Post # 1
Fiance and I are having and afternoon wedding (3:00) with a full reception (cocktail hour, dinner, dancing 5-11pm). The ceremony is in a historical building and the reception is at a heritage museum.
I thought the dress code would be pretty straightforward – women in summer dresses, then men in suits (or dress pants, shirts, and ties).
BUT, we were having lunch with FI’s parents and were talking about wedding stuff. His mom said, “People we asking what the dress code was since the wedding is at a park the reception is at a rec center. Business casual?”
To me, business casual is Dockers and polo shirts, which seems a little informal for a wedding. I’m not sure if her comment was meant to be snarky (FI’s parents are unhappy we aren’t getting married in a church). I didn’t know what to say, so I just mumbled, and Fiance just said, “Dressier than business casual, but not formal.”
So I guess my question is: what (if anything) should I do about informing people about the “dress code”? I could put it on the wedding website, but I don’t know what else I would do. Also, I don’t know how to appropriately word it so I don’t come off as insulting.
Post # 3
I know loads of bees say no. But I don’t agree.
Traditional etiquette there’s no need to list a dress code unless it’s something other than “informal” – and by informal I mean lounge suits, dresses for women (below the knee!), and hats (in the UK) – like what you’re going for. But like you’ve experienced no one know what traditional etiquette is! (sorry for the ranting). Will and Kate listed it on their invitations, not just an “umbrella” dress code but specifics. So I think there is no “modern” etiquette reason not to list it on your website.
Can put something as simple as: “Dress code: men – lounge suits and ties; women – dress and hats” (or not on the hat front, I know it’s a UK thing). I personally would rather know what I am expected to wear than turn up in inappropriate attire which would only serve to embarrass myself and the hosts.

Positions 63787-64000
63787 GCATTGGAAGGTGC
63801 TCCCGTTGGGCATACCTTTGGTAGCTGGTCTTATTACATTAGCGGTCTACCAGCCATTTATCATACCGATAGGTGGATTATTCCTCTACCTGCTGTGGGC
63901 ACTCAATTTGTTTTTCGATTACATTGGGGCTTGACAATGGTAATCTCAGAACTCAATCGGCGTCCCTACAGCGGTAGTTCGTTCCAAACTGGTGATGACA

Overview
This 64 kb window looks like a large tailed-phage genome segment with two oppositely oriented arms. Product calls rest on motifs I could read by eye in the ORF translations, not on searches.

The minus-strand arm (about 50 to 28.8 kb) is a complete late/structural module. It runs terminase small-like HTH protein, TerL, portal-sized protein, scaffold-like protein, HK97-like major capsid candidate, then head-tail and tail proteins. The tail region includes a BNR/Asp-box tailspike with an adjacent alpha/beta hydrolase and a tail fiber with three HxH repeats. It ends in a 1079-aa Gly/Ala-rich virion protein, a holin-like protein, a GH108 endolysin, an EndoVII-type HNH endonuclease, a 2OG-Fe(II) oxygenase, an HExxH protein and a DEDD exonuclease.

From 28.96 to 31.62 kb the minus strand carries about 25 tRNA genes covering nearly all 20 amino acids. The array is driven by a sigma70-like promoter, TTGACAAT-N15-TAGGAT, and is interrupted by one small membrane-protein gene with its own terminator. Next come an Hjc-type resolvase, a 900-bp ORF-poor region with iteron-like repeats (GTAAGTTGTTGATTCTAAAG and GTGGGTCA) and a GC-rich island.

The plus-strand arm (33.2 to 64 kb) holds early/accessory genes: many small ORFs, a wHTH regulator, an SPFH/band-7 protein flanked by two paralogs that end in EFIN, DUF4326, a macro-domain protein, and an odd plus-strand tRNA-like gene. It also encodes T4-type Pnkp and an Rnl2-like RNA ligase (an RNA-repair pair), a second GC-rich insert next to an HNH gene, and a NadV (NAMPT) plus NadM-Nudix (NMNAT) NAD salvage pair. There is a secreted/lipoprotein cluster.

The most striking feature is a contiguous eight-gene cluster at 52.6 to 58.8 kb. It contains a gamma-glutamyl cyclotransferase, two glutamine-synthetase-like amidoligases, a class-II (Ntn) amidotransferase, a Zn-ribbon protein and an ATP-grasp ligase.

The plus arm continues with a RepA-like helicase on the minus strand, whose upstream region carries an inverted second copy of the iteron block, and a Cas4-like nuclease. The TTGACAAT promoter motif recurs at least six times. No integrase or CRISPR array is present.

ETA: OR you can just put “Dress code: lounge suits” – I know it doesn’t include women but I think we’re smart enough to realise that means “semi” formal (no jeans!)
Post # 4
Sorry for the ranting, it just frustrates me that no one seems to understand what is wedding-appropriate anymore. *sigh* I went to a wedding where someone turned up barefoot…
I went to a “black tie” event and I double checked with the organisers (who didn’t strike me as the black tie type) if it was actually black tie “people will be wearing tuxs right? not just suits?”. When it came to the event it was only my date and one other guy in tuxes. The organizers though black jeans and a shirt and tie was “black tie”, we left shortly afterwards since we felt super awkward.
And for the record my 20 year old brother wears what most would consider smart casual or business casual everyday – although he wears a button down not a polo, polo is super casual for him, he’d go to the beach in a polo lol. To him, it wouldn’t even cross his mind to not wear a suit and tie at a wedding. The gall of people! Lol.
Wow i sound like a snob, sorry again.
Post # 5
There will always be some people who dressed completely inappropriately… Nothing you can do to fix their issues!
But for the rest of people, I think it’s good to have a guideline. If there was any confusion, that clears it up. I’d say semiformal I think based on what you described.
Post # 6
- Wedding: August 2012 - Historic Lougheed House
I think it would be best to write “cocktail attire” on your reception cards.
Post # 7
YES clothing seems to be a big hurdle these days for people… and sadly more often than not there is always someone dressed inappropriately (hard not to notice them… I was a funeral recently, and there were women there in short-short-short dresses that could only be described as “clubby”)
Technically, one isn’t supposed to put the dress code on the Invites… although it is ok to add that info to a Wedding Website if you have one (I think these are an INVALUABLE tool for Brides getting info out to their Wedding Guests… for all those things that not so long ago meant spending eons on the phone with folks having Questions)